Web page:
There is some confusion in the question.
Solvent accessibility of a residue, i.e. the area accessible to the solvent (water), depends on the 3D structure of the protein. It's not a property of an amino-acid (chemical compound such as alanine, leucine, ...).
There may be a correlation -- amino-acids with hydrophobic side chains are more likely to be buried, but in general amino-acids (chemical compounds) cannot be classified as buried or exposed.
I don't have access to the first article, but I tried running the prediction server described in the second linked article, and I got a result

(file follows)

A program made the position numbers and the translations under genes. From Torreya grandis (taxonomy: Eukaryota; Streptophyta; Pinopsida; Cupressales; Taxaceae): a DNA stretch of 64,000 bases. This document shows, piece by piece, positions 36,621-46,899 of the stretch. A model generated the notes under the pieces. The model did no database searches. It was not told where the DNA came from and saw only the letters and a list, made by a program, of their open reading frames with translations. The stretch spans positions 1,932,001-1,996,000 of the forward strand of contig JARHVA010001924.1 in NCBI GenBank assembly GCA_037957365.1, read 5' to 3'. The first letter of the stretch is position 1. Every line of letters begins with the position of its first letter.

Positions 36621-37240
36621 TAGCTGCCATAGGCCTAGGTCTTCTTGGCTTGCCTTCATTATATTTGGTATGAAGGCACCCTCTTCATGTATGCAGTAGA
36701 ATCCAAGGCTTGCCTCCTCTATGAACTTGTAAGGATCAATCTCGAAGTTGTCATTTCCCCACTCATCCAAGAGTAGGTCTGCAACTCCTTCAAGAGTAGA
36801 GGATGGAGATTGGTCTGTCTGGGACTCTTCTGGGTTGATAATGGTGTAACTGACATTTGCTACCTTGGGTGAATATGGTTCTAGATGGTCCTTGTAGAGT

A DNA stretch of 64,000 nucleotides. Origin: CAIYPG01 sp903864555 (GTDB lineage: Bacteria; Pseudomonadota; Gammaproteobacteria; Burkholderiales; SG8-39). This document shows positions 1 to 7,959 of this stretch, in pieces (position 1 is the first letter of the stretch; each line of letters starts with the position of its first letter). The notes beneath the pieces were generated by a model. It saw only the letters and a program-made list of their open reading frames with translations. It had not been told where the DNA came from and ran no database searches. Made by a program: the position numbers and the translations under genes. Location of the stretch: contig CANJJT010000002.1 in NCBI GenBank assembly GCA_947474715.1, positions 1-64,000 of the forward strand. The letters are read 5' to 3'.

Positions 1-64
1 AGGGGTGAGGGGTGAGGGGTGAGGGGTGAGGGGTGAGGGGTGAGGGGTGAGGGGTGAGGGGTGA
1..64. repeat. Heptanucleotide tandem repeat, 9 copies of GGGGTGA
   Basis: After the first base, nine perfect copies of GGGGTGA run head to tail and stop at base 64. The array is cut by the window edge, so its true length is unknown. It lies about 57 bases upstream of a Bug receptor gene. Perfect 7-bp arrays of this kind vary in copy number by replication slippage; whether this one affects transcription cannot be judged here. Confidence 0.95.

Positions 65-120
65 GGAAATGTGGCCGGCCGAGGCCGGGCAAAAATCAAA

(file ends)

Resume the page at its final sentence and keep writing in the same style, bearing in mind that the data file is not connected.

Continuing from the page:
Porter (Secondary Structure):
H = Helix (DSSP classes H, G and I)
E = Strand (DSSP classes E and B)
C = Coil (DSSP classes S, T and .)
PaleAle (Relative Solvent Accessibility):
B = very buried (<=4% accessible)
b = somewhat buried (>4% and <=25% accessible)
e = somewhat exposed (>25% and <=50% accessible)
E = very exposed (>50% accessible)
In one place in the sequence you can see
QQ, predicted as
So clearly glutamine is NOT assigned to a particular RSA class.
Dividing RSA (relative solvent accessibility, 0-100%) into categories is arbitrary, I don't think there is any widely used convention. The easiest way would be to just use numeric values.